Tom: If someone is a beginner investor something that can throw them off is where to invest tax-shelter wise. They know they can invest in an RRSP. They know about TFSAs. Maybe putting it in none of that. Then again, some people might think an RRSP is an actual investment itself—

John: I’m going down to the bank to mind my RRSPs.

Tom: Yeah, yeah, exactly. Can you go into your thoughts on which one is best and where people should be investing?

John: Yes. They both have their pros and cons and they’re very complimentary to each other, TFSAs and RRSPs. Then you have other options like RESPs (Registered Education Savings Plans) for those with kids. You can save towards their education and get a government grant. Then the definition by exclusion being the non-registered account which is your taxable account. So, if you’ve used up all of your tax-favoured space, your TFSAs, your RRSPs or RESPs, then you end up investing by default in a taxable account where you’ll have to deal with all of those taxes. I love TFSAs because they’re very simple. You put money in, it grows tax-free and you take it out tax-free. RRSPs are a little bit more complicated because you put pre-tax money in. That means you put money in that hasn’t been taxed yet. Or, because most of us get a paycheck that has already had tax taken off, you put money in that’s had tax taken off and you get a tax refund. You can put that in too. Then the money grows tax-free. When you withdrawal, the withdrawals are taxed. There might be a difference at the rate you’re putting the money in, in terms of the tax-rate you’re hitting versus when you’re taking it out (the tax-rate you might be at) your overall income level drops between when you’re working and contributing and retired and pulling money out of the RRSP. Of course, sometimes it can go the other way. I have a very simple rule of thumb which is to put the money in your TFSA first because the RRSP tends to work out better for people who are in higher income brackets—which generally means they have more money to invest in the first place so they’ll fill that TSFA anyway and it will be somewhat meaningless—although not totally meaningless but a smaller portion of their overall investments compared to their RRSPs will fill the TFSA then move into their RRSP. Those in lower income levels, probably the TFSA is going to be better for them anyway so they’ll start working to fill the TFSA and just barely fill that as part of their retirement planning and that’ll be it. That’s just a general quick rule of thumb if you need somewhere to start from. And I think it’s a pretty good one. Not always. You’ve got to personalize it yourself. You’ve got to go through your own plan and maybe work it out with a planner as to what’s best for you in your situation. You can’t go too wrong with TFSA first.

Tom: You’re right, if you’re a beginner investor, most of the time you’re probably also going to be lower income because you’re young, just starting out.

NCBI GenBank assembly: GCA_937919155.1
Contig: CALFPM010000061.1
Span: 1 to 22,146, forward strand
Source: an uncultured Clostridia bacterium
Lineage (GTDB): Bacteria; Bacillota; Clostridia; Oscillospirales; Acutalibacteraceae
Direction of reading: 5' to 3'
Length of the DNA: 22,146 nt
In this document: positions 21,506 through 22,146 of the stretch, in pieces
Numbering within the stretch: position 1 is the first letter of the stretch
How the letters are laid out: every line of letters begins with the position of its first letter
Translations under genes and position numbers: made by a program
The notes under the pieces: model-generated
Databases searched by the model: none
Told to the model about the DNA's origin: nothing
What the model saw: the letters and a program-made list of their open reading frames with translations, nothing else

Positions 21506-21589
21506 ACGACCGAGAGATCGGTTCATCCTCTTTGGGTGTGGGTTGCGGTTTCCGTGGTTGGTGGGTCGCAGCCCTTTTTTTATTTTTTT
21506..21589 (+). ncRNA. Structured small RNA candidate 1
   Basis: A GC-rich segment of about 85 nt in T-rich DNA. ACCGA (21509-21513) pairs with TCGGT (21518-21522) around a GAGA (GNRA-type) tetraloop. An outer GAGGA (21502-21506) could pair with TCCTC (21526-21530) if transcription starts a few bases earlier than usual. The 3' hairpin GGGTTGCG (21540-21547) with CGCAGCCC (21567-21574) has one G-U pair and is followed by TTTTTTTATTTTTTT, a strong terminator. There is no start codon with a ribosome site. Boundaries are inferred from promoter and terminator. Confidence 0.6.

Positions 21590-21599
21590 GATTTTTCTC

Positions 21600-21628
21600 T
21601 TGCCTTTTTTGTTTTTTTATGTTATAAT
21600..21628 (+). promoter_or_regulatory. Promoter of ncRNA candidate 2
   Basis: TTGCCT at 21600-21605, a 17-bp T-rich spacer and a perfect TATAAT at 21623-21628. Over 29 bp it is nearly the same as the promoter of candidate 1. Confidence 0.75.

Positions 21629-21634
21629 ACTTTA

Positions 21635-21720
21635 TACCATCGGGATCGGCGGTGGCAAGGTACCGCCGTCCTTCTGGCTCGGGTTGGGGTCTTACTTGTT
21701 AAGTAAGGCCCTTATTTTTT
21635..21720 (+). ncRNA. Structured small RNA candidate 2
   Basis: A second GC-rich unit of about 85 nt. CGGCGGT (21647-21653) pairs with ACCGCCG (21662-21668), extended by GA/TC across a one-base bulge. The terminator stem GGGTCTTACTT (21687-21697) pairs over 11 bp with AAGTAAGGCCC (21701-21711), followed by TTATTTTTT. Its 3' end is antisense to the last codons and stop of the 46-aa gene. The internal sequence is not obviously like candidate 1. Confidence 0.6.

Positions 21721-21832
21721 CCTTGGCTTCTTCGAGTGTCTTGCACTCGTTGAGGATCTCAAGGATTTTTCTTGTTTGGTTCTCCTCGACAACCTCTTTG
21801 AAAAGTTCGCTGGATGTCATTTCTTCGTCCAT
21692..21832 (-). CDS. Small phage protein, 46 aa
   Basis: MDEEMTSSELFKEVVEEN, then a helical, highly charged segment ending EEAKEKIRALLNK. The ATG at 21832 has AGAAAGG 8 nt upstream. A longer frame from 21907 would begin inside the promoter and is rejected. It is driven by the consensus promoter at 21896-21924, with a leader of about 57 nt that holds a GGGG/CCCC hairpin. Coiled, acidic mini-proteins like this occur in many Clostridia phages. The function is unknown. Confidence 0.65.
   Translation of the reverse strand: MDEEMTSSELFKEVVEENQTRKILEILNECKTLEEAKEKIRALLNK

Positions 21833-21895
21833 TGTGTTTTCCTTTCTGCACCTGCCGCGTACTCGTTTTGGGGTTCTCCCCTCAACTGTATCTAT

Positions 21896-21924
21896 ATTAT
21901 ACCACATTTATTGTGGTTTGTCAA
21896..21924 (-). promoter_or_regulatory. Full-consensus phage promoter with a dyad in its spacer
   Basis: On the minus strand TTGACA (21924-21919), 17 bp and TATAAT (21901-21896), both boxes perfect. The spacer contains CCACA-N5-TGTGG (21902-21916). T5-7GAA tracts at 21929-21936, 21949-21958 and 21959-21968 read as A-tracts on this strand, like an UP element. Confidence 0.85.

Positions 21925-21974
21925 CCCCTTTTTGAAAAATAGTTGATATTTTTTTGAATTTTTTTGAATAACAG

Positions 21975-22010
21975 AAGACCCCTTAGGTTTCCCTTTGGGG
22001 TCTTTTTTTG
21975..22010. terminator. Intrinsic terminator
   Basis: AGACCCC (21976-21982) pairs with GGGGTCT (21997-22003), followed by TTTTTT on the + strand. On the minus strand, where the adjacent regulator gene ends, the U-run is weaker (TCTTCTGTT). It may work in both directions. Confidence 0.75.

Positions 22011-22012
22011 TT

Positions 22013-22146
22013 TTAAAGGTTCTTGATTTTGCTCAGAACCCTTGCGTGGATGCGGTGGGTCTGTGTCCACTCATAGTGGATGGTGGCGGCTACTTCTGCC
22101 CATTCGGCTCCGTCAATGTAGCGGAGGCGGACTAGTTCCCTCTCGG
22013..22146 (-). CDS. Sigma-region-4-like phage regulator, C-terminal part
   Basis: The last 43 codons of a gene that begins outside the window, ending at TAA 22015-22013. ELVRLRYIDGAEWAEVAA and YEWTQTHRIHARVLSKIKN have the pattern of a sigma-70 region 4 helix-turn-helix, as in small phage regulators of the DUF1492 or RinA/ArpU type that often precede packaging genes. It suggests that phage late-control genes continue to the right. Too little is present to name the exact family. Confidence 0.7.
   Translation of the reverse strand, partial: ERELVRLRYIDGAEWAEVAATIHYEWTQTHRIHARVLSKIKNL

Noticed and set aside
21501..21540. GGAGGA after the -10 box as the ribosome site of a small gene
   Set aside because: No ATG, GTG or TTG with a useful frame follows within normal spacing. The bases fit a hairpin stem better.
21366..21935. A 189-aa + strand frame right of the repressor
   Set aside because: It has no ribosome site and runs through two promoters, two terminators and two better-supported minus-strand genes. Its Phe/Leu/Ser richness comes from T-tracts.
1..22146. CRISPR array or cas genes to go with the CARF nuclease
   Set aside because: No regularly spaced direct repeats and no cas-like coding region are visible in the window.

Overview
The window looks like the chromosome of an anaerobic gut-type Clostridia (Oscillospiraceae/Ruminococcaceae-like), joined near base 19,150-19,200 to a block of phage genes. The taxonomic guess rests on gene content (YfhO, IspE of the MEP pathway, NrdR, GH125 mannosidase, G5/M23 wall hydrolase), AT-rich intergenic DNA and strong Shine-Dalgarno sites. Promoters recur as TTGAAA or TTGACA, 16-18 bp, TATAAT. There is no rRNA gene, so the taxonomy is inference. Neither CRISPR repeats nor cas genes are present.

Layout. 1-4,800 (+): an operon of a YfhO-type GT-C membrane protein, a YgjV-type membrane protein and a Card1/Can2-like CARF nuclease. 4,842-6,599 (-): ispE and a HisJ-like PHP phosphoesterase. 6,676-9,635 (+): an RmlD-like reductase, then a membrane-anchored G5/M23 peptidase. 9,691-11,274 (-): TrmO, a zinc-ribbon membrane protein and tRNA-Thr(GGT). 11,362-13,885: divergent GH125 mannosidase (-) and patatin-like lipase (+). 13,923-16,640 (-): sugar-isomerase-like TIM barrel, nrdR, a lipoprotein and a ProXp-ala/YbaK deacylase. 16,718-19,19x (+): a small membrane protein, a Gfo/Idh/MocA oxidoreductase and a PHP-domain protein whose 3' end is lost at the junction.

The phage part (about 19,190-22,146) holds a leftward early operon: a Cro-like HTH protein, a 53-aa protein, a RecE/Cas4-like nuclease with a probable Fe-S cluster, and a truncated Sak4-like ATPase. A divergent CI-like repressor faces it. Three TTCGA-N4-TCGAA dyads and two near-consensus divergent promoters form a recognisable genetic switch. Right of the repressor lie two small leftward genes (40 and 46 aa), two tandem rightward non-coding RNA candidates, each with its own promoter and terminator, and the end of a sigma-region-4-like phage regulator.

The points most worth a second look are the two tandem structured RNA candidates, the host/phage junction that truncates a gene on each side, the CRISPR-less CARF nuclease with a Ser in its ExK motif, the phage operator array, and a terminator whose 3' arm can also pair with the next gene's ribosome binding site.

John: It’s also reversible because TFSAs are flexible. You can take money out tax-free and you get the contribution room back the following calendar year. So, you start out investing everything into your TFSA because you’re just getting started… “I’m going to invest. I’m going to do it in my TFSA. I’m going to figure out my detailed plan,” and a couple of years later you finally figure out the detailed plan and decide the RRSP is better for your situation so you take the money out of the TFSA and start moving it into the RRSP at that point. Whereas, if you start the other way around by putting the money into the RRSP first, you can’t take it out to put in the TFSA without some tax consequences.

Tom: Exactly, yeah. Just a little side note… what are your thoughts on peer-to-peer lending? The only one I know of here in Canada is Lending Loop where you can invest in a business directly as a loan. What are your thought on that and where do you see it going in the future?

John: I’ve been impressed at how well they have been doing. I was extremely skeptical when they first came out. I was sure they were going to blow up because you don’t go to a peer-to-peer lender to try to get a loan unless you’re either able to get a much better interest rate from people that are crowd-funding this than you could get from a bank, and the interest rates did not look particularly good for the borrower because they were offering decent returns for people investing. So I believed they had to be a bad credit risk and this was going to be terrible but so far it’s been okay. But we also haven’t had a full economic cycle since peer-to-peer lending was invented. Most of these came out after 2008, 2009. When the next recession comes, I don’t know how those loans are going to perform. And that’s something that people need to think about. I also don’t know how much insight you can really get into the lenders that you’re providing those loans to because you’re doing active investing. This isn’t like peer-to-peer lending that you’re just adding to your portfolio so I would caution people to keep those in mind—that there may be some risks there that are unknowable at this point. Maybe they’ll continue to do fine forever, I don’t know.

Tom: I like that because, just like in 2008, 2009, businesses fail during recessions like that. When they have that loan for a new truck or to renovate their restaurant none of it is going to matter if the business falls apart.